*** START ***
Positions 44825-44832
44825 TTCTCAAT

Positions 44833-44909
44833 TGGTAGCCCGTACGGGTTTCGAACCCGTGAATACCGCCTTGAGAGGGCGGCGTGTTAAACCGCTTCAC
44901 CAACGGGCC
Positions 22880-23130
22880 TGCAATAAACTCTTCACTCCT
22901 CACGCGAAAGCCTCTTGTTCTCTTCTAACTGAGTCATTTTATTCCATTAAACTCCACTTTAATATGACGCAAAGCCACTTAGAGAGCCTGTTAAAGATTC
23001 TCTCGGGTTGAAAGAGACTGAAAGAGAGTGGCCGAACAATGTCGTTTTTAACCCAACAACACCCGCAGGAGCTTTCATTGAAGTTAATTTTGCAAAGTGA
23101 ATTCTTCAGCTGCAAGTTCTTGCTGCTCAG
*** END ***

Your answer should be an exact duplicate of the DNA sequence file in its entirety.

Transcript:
Positions 44825-44832
44825 TTCTCAAT

Positions 44833-44909
44833 TGGTAGCCCGTACGGGTTTCGAACCCGTGAATACCGCCTTGAGAGGGCGGCGTGTTAAACCGCTTCAC
44901 CAACGGGCC
Positions 22880-23130
22880 TGCAATAAACTCTTCACTCCT
22901 CACGCGAAAGCCTCTTGTTCTCTTCTAACTGAGTCATTTTATTCCATTAAACTCCACTTTAATATGACGCAAAGCCACTTAGAGAGCCTGTTAAAGATTC
23001 TCTCGGGTTGAAAGAGACTGAAAGAGAGTGGCCGAACAATGTCGTTTTTAACCCAACAACACCCGCAGGAGCTTTCATTGAAGTTAATTTTGCAAAGTGA
23101 ATTCTTCAGCTGCAAGTTCTTGCTGCTCAG